|Distribution of grades (Wikipedia)|
College students should be aware that employers look for much more than just good grades.
Employers believe that well-rounded students who have had a broad range of on-campus and off-campus work and learning experiences tend to perform at a higher level than students whose experiences and performance were limited to classroom.
The best employers seek students who have proved that they can excel in more than one environment. Employers look for students who can:
1. Make Good Decisions
Learning experiences come from involvement, participation and work. When students have had a broad range of experiences, they put themselves in a position to use those experiences to make better decisions. Employers know that mistakes and bad decisions are costly and counterproductive. That is why they look for students with know how and personal experiences similar to those their employees will face on the job. Most experiences come from involvement, participation and work.
2. Ask Good Questions
Questioning is a form of information gathering that shows interest and clarifies both problems and solutions. Experienced students who ask good questions and learn from the discussions and answers are likely to be the ones who contribute the most. Good questions will usually identify the alternatives and new ideas that lead to the best solutions.
3. Communicate Effectively
When students correctly and effectively utilize all forms of communication, they put themselves at the head of the line. Communication is a necessary part of every position of responsibility. If you cannot speak and write properly in a variety of situations and assignments, you will quickly be eliminated from consideration.
4. Act Independently
Employees who have the confidence to take action without being told when, where and how to do something are valuable assets in any organization. The best employees not only perform their own duties well, they help other employees and look for something else to do when they have finished an assignment.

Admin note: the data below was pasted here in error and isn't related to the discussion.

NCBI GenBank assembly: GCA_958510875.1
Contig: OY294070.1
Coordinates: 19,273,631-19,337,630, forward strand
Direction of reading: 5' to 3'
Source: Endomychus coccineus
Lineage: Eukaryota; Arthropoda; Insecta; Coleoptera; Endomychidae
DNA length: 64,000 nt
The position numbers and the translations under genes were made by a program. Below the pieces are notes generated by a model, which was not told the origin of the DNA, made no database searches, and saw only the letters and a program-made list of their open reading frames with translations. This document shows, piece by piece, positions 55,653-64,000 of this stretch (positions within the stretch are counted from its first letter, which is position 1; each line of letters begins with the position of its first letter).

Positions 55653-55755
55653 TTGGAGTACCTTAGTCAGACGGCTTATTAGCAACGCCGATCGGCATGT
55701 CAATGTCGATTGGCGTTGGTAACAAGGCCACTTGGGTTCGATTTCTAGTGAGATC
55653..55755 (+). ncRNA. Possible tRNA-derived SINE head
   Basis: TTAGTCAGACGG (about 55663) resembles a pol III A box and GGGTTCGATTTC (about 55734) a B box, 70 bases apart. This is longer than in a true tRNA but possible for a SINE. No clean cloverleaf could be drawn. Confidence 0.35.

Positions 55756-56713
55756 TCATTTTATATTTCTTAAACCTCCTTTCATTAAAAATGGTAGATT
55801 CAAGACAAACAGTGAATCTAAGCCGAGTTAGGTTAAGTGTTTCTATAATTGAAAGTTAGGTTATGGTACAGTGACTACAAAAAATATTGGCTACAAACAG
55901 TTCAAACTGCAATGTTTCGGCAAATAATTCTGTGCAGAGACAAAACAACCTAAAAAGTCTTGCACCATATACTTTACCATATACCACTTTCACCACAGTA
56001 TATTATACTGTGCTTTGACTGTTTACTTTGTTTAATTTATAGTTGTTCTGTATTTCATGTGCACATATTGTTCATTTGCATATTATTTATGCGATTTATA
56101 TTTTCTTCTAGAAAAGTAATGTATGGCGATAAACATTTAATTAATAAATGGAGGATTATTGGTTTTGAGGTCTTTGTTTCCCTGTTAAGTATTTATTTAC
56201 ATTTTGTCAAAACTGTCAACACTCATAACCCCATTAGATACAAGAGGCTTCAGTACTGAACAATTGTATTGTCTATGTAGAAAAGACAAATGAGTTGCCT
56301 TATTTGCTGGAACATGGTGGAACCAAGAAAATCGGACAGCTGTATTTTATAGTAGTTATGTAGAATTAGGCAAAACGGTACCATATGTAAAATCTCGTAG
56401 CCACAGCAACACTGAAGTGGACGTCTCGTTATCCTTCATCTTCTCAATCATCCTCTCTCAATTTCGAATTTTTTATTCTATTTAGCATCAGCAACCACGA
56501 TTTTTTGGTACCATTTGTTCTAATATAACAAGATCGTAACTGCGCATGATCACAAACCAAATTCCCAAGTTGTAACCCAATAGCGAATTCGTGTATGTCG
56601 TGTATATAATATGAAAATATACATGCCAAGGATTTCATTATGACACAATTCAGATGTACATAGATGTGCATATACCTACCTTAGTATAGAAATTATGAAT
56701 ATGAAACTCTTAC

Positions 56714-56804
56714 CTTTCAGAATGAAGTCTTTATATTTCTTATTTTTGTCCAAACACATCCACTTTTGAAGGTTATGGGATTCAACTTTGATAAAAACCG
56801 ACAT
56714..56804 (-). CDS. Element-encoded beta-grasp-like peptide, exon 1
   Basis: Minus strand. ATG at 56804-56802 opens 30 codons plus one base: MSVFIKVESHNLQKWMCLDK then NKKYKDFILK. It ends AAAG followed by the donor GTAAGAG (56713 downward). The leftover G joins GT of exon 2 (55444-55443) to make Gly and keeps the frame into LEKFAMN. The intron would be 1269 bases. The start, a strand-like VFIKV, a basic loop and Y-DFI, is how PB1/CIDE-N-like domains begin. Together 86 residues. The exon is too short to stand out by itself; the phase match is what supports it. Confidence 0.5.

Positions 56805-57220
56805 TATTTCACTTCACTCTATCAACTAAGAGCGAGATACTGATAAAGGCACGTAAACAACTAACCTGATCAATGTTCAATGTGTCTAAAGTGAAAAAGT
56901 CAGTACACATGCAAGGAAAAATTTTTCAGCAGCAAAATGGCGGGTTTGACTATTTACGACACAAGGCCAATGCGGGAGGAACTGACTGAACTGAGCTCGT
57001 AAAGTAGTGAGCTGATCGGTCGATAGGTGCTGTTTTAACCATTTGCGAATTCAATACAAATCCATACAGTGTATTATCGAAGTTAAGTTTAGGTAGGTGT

5. Work Well With Others
It is often more important to be well liked by a large number of employees at all levels than to perform your duties at a superior level. On the other hand, if you are not liked by many employees, you will not last long. The object is to both be well liked and perform at a high level. Employees who are able to do both generally have highly successful careers.
6. Take Reasonable Risks
Some people are afraid to take any risks at all. Others are reckless and take unreasonable risks. However, all successful organizations need people who take reasonable and calculated risks in order to get the job done. As you move up in the organization, you will be expected to evaluate situations and opportunities to determine the best approach. If you cannot or will not take on that responsibility and do it well, you will not be given many advancement opportunities.
7. Solve Problems
Every job has its own problems. Small or large, those problems must be solved in ways that are good for the company and its customers. Employees who are good problem solvers are quickly recognized and greatly appreciated. Your ability to solve problems will be tested every day.
Savvy students identify the qualities and experiences that are valued by their target employers and do their best to obtain some experiences and successes in those areas.
Students who fail to participate in clubs, activities or organizations and have not held a part-time or summer job will find that they have missed out on opportunities to impress the employers that matter most to their futures.
Bob Roth, a former campus recruiter, is the author of four books: The College Student's Companion, College Success: Advice for Parents of High School and College Students, The College Student's Guide To Landing A Great Job -and- The 4 Realities Of Success During and After College.
Known as The "College & Career Success" Coach, Bob writes articles for College Career Services Offices, Campus Newspapers, Parent Associations and Employment Web Sites. Bob has created The Job Identification Machine™, a system that colleges use to identify thousands of employment opportunities for students.
He has been interviewed on numerous radio programs across the country and by many publications, including U.S. News & World Report and The Wall Street Journal. http://www.The4Realities.com. Bob's Blog- http://collegesuccess.blog.com
Article Source: http://EzineArticles.com/?expert=Bob_Roth